I also don’t feel that he respects my things. He sleeps in my living room every night, but he doesn’t fold the sheets or blankets or fix the couch when he wakes up. He doesn’t clean out the bathtub once he takes a shower or even do anything for that matter. Our other friends warned me to not allow him to move in with me but he honestly had nowhere else to go. His parents moved to Texas two years ago and that’s when he moved out into his own place here. His sister is away at college in Minnesota, but goes home to Texas during her breaks and we (the 3 of us) are basically his other family so to speak. I’m the one who welcomed him into the house, so how can I ask him to leave now? I know he is unmotivated right now and probably depressed in certain ways, but when I try to even talk to him he doesn’t want to discuss anything. I think it would push him over the edge if I asked him to leave, but our other friends are saying that he needs to hit rock bottom before he stands on his own. Do you agree with that and how would you handle this situation? I know I wrote more than I expected. Sorry. I hope you will still respond to me.

XEM SAYS…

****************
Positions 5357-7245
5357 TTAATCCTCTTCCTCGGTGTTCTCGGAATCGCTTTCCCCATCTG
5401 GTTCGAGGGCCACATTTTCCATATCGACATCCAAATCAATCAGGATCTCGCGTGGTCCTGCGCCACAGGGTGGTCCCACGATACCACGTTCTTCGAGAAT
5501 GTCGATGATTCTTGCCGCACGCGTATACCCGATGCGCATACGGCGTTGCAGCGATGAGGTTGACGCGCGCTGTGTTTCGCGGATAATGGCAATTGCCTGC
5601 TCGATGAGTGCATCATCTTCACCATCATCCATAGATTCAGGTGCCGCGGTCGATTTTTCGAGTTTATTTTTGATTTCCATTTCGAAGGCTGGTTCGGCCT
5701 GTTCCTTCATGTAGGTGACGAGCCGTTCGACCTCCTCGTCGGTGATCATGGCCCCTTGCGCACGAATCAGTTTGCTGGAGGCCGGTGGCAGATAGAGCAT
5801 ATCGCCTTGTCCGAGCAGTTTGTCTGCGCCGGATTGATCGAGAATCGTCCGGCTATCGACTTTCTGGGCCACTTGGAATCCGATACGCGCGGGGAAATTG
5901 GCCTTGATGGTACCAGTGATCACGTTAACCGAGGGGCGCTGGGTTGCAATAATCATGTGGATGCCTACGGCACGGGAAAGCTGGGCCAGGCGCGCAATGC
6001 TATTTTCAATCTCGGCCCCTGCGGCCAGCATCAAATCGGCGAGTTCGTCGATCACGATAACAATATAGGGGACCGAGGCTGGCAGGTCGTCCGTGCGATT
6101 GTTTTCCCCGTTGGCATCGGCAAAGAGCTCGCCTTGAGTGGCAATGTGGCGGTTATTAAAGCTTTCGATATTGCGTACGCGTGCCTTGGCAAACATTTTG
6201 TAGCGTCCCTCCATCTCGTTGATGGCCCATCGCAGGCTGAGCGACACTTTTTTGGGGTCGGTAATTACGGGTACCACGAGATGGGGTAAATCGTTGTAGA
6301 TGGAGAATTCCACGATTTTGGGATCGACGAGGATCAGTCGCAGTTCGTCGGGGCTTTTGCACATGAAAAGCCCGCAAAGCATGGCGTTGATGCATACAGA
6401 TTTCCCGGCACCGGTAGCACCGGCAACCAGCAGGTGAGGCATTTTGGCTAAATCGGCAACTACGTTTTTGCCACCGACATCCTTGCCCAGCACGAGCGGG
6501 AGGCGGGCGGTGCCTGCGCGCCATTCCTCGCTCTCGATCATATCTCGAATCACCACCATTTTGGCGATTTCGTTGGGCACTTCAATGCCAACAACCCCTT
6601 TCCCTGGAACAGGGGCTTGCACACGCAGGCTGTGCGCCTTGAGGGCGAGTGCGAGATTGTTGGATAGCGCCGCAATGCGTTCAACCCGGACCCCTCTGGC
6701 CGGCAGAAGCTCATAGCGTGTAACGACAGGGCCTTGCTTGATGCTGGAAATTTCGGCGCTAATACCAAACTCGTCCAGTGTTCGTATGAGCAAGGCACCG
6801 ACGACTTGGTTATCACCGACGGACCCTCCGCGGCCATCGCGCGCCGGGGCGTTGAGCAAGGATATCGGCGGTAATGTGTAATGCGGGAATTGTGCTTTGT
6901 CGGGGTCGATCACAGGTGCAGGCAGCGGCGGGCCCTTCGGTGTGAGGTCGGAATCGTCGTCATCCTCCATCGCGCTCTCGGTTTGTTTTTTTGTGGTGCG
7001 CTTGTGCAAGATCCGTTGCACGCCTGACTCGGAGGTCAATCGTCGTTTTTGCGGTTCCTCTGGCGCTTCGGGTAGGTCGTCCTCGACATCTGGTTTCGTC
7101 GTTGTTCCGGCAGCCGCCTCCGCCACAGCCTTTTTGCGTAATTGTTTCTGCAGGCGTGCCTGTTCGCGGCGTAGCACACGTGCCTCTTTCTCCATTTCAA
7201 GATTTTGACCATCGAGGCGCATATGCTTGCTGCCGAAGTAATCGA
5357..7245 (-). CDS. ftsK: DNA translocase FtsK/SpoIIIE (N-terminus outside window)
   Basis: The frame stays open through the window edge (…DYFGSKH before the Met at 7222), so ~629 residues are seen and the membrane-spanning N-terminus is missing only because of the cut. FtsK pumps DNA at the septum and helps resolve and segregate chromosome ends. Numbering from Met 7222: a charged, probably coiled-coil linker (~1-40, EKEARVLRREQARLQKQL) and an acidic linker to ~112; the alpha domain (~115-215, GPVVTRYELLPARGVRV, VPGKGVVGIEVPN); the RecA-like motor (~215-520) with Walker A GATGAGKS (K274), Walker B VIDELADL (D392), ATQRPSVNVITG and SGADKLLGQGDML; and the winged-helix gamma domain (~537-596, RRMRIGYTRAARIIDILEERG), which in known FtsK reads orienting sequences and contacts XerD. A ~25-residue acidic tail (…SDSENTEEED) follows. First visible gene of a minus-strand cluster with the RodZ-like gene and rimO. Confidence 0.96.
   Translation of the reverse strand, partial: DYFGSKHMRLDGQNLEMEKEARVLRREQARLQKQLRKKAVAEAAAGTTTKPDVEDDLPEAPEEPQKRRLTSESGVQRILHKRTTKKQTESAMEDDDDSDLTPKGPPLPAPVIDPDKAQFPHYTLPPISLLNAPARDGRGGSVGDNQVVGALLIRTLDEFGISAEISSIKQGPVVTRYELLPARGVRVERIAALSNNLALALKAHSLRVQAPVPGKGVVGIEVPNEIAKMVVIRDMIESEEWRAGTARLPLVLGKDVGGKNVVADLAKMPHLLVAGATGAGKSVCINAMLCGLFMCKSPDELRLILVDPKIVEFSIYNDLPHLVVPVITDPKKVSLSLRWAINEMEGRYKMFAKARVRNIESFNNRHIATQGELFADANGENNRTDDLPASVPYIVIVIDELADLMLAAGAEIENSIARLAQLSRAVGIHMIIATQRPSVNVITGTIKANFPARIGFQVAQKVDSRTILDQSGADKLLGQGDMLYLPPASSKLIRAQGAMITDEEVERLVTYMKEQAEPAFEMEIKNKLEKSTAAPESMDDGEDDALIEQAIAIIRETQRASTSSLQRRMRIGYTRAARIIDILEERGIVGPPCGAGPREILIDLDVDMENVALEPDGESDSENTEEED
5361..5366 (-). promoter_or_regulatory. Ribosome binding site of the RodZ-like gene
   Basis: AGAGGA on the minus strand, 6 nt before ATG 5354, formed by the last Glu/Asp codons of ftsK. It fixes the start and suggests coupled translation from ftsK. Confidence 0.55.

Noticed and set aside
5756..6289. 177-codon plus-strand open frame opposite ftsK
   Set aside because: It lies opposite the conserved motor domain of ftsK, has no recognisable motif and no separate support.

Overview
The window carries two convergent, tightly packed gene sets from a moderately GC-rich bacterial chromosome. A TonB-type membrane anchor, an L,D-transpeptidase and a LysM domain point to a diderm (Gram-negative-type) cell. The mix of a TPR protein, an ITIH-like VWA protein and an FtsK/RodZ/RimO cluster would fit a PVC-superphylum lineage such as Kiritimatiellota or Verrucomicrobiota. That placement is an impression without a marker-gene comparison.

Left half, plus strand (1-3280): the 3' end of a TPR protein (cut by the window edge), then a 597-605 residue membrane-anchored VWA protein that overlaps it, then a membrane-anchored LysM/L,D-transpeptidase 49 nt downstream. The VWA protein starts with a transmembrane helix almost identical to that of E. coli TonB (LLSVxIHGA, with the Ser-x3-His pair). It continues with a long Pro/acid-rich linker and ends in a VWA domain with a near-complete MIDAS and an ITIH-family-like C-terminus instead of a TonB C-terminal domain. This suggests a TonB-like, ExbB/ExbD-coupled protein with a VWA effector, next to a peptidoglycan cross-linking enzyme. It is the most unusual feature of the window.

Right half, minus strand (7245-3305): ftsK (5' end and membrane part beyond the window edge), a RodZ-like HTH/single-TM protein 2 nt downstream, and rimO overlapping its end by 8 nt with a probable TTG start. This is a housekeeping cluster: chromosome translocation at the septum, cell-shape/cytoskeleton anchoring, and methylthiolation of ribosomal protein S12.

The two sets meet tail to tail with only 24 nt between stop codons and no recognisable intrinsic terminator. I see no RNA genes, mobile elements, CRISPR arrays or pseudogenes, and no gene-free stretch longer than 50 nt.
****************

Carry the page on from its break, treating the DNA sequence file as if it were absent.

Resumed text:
I absolutely agree with how your circle of friends feel regarding your present living situation, and the circumstances that surround the mutual best friend. Your heart was obviously in the best place when you opened your home to someone who you consider to be a brother. He was facing hardship and you provided what should have been a temporary cushion to soften the heavy blows of life. However, you made the mistake of not setting rules and framing a timeline for your best friend to follow prior to moving into your home. While we’re sometimes unable to predict how long it will take for someone to “get on their feet”, I feel that allowing a friend to live in your home for 2-3 months is more than fair in aiding in their process to restructure their financial life. When we fail to set expiration or due dates, the people closest to us will subconsciously take advantage of that opening. We extend ourselves out of a pure love for a friend, but that friend becomes so comfortable that they begin to depend on our helping hands. You have created a situation for yourself where you are now taking care of your best friend, as opposed to your intention of helping him once again take care of himself.